The second quarter followed a similar script to the first, with Fremantle’s work around the stoppages a class above. Crowley was tagging Watson out of the game, and Fyfe and Barlow led the charge forward for the Dockers. Ballantyne was pestering his opponents and proved too fleet of foot for even Fletcher to match. At six goals down I’d lost hope. Every time we went forward it was hopeful and speculative rather than clinical and composed. Kicks missed targets, handballs sold teammates into trouble, and we just couldn’t match the spread from the backline of the Dockers.

But somehow over the course of the half-time break the teams simply switched.

It was the Bombers turn to force errors around the contests through relentless tackling. When there was a 50-50 ball to be won, Essendon willed more players to the ball and emerged with the Sherrin. Stanton and Goddard began to find the space they had so effectively been denied up to this point. Newcomer Kommer was everywhere, throwing his body around with reckless abandon and providing invaluable run.

With Pavlich being blanketed by Carlisle, Fremantle looked bereft of options up forward – even with Fletcher being subbed out halfway through the third – and come the last break there was just three points in it. The last quarter was truly gripping football.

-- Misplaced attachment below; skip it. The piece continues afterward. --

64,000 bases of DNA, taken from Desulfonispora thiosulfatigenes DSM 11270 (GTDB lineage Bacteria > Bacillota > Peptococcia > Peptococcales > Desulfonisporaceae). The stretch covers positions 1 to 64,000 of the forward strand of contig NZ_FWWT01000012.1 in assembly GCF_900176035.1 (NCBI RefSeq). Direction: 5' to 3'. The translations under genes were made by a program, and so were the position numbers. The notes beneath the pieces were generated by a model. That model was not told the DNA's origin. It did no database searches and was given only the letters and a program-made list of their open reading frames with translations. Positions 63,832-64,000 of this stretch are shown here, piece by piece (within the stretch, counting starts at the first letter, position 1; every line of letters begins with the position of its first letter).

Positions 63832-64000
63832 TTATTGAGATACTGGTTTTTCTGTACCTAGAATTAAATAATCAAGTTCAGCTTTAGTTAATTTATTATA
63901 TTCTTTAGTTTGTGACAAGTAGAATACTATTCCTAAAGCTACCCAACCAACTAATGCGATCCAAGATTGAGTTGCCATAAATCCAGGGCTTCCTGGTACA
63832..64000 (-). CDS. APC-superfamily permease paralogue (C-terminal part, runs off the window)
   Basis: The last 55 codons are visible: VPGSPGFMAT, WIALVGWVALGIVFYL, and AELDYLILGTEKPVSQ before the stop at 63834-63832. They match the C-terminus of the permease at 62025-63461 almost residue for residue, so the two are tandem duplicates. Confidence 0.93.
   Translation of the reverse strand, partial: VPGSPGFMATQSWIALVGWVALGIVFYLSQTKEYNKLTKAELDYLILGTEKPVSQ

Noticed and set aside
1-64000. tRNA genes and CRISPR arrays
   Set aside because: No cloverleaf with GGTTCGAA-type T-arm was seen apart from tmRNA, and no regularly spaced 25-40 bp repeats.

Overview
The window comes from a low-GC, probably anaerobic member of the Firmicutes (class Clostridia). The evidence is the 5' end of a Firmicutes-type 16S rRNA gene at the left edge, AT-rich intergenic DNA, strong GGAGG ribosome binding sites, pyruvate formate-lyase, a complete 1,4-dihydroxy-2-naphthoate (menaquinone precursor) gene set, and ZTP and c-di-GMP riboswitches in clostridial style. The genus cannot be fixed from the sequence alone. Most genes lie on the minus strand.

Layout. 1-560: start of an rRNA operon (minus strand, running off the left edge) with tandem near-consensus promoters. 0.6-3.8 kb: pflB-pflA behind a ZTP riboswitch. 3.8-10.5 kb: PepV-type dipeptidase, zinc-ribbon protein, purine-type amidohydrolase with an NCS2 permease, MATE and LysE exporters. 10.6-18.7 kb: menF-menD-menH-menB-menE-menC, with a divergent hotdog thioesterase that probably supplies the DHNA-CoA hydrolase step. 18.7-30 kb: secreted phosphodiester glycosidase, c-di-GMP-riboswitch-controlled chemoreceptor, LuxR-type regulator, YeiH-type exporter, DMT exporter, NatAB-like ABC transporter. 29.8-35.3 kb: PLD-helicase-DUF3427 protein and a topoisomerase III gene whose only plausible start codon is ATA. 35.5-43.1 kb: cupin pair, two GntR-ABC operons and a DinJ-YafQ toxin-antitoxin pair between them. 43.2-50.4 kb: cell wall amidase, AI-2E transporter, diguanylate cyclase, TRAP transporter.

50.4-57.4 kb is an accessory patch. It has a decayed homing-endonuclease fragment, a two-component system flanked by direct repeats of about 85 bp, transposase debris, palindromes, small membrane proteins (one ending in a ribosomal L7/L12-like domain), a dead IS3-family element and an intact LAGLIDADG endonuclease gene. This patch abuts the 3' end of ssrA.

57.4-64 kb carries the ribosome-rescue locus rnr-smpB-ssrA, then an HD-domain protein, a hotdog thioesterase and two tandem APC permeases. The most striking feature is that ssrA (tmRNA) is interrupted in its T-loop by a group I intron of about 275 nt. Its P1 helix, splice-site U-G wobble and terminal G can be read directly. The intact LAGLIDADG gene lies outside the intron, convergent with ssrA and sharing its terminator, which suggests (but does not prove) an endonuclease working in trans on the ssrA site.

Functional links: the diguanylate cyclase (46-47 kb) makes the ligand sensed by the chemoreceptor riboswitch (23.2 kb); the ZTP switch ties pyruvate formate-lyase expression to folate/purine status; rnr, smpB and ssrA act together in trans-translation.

It fell to the ‘big’ names of Essendon to make the difference in the final stanza. Jobe Watson tunnelled in frantically after a loose ball, and as only he can, slipped a handball through traffic to free Heppell who snapped truly. On a quiet night for the reigning Brownlow medallist it was a moment of brilliance.

Carlisle was caught in a seemingly hopeless one-on-three scenario at the edge of Fremantle’s 50-metre arc, and somehow smothered, chased, and side-stepped his way out of trouble to deny the Dockers again. Ryder capped off a splendid second half with a curling snap to put us up by six points with a minute to go.